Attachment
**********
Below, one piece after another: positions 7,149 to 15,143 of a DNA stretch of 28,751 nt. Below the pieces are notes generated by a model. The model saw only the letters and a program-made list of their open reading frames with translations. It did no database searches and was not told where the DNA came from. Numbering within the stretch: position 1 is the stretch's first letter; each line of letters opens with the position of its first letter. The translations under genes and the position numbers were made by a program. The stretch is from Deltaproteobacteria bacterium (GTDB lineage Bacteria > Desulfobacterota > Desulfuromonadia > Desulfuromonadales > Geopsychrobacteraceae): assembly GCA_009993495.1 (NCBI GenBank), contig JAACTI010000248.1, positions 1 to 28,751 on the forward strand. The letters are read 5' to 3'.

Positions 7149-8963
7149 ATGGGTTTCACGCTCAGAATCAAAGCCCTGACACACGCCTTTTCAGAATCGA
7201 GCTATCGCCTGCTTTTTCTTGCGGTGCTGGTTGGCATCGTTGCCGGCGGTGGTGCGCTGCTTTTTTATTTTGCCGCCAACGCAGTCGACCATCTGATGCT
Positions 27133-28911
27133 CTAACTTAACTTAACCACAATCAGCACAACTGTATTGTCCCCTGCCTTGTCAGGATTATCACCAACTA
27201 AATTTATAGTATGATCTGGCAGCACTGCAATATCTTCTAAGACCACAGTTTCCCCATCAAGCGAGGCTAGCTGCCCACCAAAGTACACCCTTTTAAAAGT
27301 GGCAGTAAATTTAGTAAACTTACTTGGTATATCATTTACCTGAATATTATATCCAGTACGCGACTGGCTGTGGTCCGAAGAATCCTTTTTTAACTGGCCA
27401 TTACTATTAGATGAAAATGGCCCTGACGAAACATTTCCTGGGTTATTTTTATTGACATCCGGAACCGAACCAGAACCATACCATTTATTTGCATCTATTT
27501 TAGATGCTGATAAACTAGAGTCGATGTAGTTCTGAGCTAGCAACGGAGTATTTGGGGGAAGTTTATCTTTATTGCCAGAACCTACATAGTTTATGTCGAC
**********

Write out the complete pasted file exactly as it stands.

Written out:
Below, one piece after another: positions 7,149 to 15,143 of a DNA stretch of 28,751 nt. Below the pieces are notes generated by a model. The model saw only the letters and a program-made list of their open reading frames with translations. It did no database searches and was not told where the DNA came from. Numbering within the stretch: position 1 is the stretch's first letter; each line of letters opens with the position of its first letter. The translations under genes and the position numbers were made by a program. The stretch is from Deltaproteobacteria bacterium (GTDB lineage Bacteria > Desulfobacterota > Desulfuromonadia > Desulfuromonadales > Geopsychrobacteraceae): assembly GCA_009993495.1 (NCBI GenBank), contig JAACTI010000248.1, positions 1 to 28,751 on the forward strand. The letters are read 5' to 3'.

Positions 7149-8963
7149 ATGGGTTTCACGCTCAGAATCAAAGCCCTGACACACGCCTTTTCAGAATCGA
7201 GCTATCGCCTGCTTTTTCTTGCGGTGCTGGTTGGCATCGTTGCCGGCGGTGGTGCGCTGCTTTTTTATTTTGCCGCCAACGCAGTCGACCATCTGATGCT
Positions 27133-28911
27133 CTAACTTAACTTAACCACAATCAGCACAACTGTATTGTCCCCTGCCTTGTCAGGATTATCACCAACTA
27201 AATTTATAGTATGATCTGGCAGCACTGCAATATCTTCTAAGACCACAGTTTCCCCATCAAGCGAGGCTAGCTGCCCACCAAAGTACACCCTTTTAAAAGT
27301 GGCAGTAAATTTAGTAAACTTACTTGGTATATCATTTACCTGAATATTATATCCAGTACGCGACTGGCTGTGGTCCGAAGAATCCTTTTTTAACTGGCCA
27401 TTACTATTAGATGAAAATGGCCCTGACGAAACATTTCCTGGGTTATTTTTATTGACATCCGGAACCGAACCAGAACCATACCATTTATTTGCATCTATTT
27501 TAGATGCTGATAAACTAGAGTCGATGTAGTTCTGAGCTAGCAACGGAGTATTTGGGGGAAGTTTATCTTTATTGCCAGAACCTACATAGTTTATGTCGAC